Member listboxes appear when you type an object name followed by -> or dot. You see a list of methods and variables available to the object.
Completion listboxes appear when you type the prefix of a symbol and press Ctrl+Space. You see a list of symbols valid in the context that contain the characters you typed. While completion listboxes look and appear like member listboxes, they are available any time and contain more than just methods and variables.
More Often, More Accurate
With Visual Assist, both types of listboxes are available more often and with more accurate results. The listboxes are available for virtually all objects. You see listboxes without the waiting and wondering associated with default IntelliSense.
Configure Visual Assist so it applies enhanced syntax coloring to entries in member and completion listboxes. Your listboxes are easier to read.
Save space and find your place in listboxes more easily by configuring listboxes to shrink when possible. Only entries beginning with your typed characters remain. Press backspace, and the list grows.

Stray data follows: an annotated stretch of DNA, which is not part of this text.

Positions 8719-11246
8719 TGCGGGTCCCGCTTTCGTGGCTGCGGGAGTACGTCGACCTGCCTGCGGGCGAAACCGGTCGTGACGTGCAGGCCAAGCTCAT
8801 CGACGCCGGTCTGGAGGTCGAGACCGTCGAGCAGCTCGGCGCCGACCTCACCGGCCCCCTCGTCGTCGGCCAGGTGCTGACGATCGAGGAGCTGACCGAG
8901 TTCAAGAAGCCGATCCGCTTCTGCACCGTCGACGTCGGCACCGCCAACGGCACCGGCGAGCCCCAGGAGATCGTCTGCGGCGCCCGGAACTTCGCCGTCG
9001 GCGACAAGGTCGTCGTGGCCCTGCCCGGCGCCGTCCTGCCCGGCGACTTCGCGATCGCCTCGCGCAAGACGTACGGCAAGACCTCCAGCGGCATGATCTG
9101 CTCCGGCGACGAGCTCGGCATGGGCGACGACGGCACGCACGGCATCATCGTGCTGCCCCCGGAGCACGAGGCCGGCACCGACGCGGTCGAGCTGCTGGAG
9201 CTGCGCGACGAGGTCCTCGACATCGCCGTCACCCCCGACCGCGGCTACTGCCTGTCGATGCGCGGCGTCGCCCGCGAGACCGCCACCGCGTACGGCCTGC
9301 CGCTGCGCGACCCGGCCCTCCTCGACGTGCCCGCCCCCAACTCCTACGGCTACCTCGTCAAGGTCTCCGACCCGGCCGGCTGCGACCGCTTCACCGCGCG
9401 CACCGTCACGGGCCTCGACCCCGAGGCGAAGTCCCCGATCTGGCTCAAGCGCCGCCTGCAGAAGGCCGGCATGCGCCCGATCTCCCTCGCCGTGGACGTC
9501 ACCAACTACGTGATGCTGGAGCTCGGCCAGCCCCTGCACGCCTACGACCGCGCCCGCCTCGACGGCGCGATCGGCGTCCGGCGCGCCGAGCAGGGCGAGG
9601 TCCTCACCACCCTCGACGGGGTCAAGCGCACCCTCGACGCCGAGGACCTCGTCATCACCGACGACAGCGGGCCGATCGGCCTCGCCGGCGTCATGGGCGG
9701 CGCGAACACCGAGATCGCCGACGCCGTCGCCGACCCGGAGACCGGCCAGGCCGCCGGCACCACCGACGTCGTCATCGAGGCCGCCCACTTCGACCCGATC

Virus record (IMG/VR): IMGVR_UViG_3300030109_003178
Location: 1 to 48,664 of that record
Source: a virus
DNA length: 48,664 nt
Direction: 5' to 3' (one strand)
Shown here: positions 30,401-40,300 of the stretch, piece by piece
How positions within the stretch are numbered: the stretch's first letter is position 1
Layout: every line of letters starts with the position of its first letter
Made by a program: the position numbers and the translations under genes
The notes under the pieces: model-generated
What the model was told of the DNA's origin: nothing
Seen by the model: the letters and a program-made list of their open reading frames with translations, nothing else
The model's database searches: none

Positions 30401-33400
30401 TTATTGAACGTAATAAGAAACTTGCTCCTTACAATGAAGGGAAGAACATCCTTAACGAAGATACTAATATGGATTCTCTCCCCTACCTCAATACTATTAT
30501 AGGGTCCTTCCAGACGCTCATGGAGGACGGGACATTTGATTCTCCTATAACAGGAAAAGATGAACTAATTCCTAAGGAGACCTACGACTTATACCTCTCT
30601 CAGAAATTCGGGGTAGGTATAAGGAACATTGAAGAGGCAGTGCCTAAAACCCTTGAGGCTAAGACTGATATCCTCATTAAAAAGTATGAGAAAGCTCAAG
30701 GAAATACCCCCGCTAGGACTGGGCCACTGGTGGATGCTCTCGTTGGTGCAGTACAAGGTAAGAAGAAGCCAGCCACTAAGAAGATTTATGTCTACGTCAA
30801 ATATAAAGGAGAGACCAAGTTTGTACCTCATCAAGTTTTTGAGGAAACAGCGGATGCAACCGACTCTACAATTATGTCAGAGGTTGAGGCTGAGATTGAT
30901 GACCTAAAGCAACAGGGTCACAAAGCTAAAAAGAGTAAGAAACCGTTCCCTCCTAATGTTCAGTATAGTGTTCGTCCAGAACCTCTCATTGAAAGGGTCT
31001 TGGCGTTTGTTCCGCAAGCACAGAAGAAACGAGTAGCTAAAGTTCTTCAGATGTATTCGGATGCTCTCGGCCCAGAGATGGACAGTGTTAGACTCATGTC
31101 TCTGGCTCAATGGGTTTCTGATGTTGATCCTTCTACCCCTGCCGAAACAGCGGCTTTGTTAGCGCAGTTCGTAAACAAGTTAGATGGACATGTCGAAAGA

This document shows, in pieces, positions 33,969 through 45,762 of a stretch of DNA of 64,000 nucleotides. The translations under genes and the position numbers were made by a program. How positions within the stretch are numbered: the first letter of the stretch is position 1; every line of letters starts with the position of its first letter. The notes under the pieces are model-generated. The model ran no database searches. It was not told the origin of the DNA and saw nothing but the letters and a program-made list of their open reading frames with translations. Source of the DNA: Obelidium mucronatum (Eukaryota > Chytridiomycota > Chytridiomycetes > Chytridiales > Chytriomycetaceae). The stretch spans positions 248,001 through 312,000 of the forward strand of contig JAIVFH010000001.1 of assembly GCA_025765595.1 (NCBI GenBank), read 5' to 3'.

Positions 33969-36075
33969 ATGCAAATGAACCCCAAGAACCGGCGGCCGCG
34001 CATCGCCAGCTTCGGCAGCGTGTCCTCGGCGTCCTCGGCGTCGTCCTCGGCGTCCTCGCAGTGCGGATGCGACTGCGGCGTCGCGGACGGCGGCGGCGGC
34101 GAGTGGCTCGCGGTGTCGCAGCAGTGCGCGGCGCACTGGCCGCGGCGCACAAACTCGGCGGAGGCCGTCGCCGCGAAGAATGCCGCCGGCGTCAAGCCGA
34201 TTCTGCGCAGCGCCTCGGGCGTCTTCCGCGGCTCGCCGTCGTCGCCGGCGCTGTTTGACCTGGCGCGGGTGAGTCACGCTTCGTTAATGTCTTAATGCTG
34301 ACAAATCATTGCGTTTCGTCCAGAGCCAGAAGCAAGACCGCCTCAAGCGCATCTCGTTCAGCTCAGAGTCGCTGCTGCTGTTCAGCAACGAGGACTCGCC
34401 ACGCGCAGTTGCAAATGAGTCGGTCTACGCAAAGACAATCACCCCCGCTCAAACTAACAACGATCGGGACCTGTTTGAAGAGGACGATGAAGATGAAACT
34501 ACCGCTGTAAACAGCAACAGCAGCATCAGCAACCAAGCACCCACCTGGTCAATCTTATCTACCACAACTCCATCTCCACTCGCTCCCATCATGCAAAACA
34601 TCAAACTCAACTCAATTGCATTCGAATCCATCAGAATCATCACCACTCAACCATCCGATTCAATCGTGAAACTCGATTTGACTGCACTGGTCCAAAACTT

Acronyms and Shorthand
When listboxes are configured to shrink when possible, Acronyms and Shorthand may be used to further shrink the list.
Acronyms are short and simple abbreviations for symbols. Type an acronym and Visual Assist finds the symbol to which you refer.
rdc to select
ReleaseDC in a listbox.
Shorthand is another, entirely new way to reference and expand symbols. Like acronyms, shorthand finds symbols without typing their full names. Shorthand works when you know only bits and pieces of names; i.e., you know less than necessary to use acronyms.
menu to see all System.Windows.Forms.Form members related to menus.
Enable acronyms and shorthand in listboxes in the options dialog.
Determine origin of methods in member listboxes by electing to bold non-inherited members. The highlighting indicates an entry is local to a class. Know when a method is from a base class or overridden.
Enable bold in the options dialog.
Access non-inherited entries quickly by having them listed first. Scroll to see entries from base classes.